Background Using the 140 speed cameras in New York City (NYC) as a case study, we explore how to optimise the number of cameras such that the most lives can be saved at the lowest cost.
Methods A Markov model was built to explore the economic and health impacts of speed camera installations in NYC as well as the optimal number and placement. Both direct and indirect medical savings associated with speed cameras are weighed against their cost. Health outcomes are measured in terms of quality-adjusted life years (QALYs).
Results Over the lifetime of an average NYC resident, the existing 140 speed cameras increase QALYs by 0.00044 units (95% credible interval (CrI) 0.00027 to 0.00073) and reduce costs by US$70 (95% CrI US$21 to US$131) compared with no speed cameras. The return on investment would be maximised where the number of cameras more than doubled to 300. This would further increase QALY gains per resident by 0.00083 units (95% CrI 0.00072 to 0.00096) while reducing medical costs by US$147 (95% CrI US$70 to US$221) compared with existing speed cameras. Overall, this increase in cameras would save 7000 QALYs and US$1.2 billion over the lifetime of the current cohort of New Yorkers.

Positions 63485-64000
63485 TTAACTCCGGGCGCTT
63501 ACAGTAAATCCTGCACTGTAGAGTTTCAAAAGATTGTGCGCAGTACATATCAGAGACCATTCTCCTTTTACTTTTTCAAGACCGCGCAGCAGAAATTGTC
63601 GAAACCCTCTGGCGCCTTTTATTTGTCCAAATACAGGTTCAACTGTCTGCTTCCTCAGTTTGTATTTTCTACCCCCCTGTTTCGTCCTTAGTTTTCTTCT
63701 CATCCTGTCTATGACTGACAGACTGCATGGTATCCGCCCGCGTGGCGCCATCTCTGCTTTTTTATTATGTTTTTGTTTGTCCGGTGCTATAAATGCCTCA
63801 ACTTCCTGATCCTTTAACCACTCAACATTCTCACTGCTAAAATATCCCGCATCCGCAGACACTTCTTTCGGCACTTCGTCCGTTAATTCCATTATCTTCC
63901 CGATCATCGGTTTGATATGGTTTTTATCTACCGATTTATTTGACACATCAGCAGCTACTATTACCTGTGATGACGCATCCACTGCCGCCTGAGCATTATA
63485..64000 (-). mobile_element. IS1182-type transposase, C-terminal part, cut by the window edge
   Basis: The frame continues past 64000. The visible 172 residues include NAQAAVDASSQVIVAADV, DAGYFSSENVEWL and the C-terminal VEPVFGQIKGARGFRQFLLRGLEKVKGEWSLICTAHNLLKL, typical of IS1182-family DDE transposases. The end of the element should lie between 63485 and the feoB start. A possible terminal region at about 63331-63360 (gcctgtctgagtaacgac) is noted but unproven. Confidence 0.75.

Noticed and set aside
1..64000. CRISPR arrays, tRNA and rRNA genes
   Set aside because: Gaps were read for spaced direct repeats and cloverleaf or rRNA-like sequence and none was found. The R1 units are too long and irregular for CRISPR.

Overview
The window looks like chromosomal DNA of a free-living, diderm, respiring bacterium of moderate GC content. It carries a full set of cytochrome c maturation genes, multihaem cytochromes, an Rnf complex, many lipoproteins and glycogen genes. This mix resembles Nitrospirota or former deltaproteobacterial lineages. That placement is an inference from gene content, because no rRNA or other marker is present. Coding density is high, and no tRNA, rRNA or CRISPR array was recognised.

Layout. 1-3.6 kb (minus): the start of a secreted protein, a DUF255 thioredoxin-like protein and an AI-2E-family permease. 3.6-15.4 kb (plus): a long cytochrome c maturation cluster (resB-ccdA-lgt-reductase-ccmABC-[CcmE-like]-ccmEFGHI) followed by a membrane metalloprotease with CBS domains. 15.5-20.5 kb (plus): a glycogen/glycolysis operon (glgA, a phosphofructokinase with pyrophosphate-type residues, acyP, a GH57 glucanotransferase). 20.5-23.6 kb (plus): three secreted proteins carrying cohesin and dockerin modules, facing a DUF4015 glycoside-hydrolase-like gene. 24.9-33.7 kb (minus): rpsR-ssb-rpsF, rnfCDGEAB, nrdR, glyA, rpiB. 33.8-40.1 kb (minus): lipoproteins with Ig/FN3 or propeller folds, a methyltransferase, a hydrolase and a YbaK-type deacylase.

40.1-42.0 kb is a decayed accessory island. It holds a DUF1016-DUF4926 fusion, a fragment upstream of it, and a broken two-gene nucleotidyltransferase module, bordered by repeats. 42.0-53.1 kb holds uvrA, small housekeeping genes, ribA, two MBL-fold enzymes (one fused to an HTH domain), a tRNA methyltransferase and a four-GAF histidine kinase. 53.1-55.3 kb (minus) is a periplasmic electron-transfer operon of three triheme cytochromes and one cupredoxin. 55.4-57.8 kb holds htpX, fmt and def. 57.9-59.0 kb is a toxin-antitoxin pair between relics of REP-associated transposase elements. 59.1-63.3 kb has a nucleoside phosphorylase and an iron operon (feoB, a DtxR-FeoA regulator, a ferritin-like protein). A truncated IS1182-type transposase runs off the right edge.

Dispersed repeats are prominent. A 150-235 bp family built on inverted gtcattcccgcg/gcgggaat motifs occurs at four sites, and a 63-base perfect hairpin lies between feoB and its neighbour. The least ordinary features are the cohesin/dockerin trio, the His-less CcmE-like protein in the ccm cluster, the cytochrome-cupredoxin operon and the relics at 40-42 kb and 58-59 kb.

Conclusion Speed cameras rank among the most cost-effective social policies, saving both money and lives.
- speed limit enforcement cameras
- motor vehicle collisions
- injury prevention
- cost-effectiveness analysis
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Contributors All the authors initiated and designed the study and participated in revising or reviewing the manuscript. All the authors have approved the final manuscript for submission. SL, BJ and ZZ designed the the model. SL and BJ supplied required simulation parameters. SL designed the HR analysis, ran the model simulations and conducted required data processing and analysis and also conducted a critical review of the manuscript for important intellectual content. ZZ and PM advised on technical implementation of simulation design.
Funding This study was funded by Global Research Analytics for Population Health at the Mailman School of Health, Columbia University. The funders had no role in study design, data collection and analysis, decision to publish, or preparation of the manuscript.
Competing interests None declared.
Provenance and peer review Not commissioned; externally peer reviewed.
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